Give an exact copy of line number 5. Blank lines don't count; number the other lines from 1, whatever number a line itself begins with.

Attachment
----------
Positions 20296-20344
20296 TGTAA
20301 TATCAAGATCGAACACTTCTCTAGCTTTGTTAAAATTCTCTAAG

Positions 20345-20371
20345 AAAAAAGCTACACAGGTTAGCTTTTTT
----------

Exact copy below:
20345 AAAAAAGCTACACAGGTTAGCTTTTTT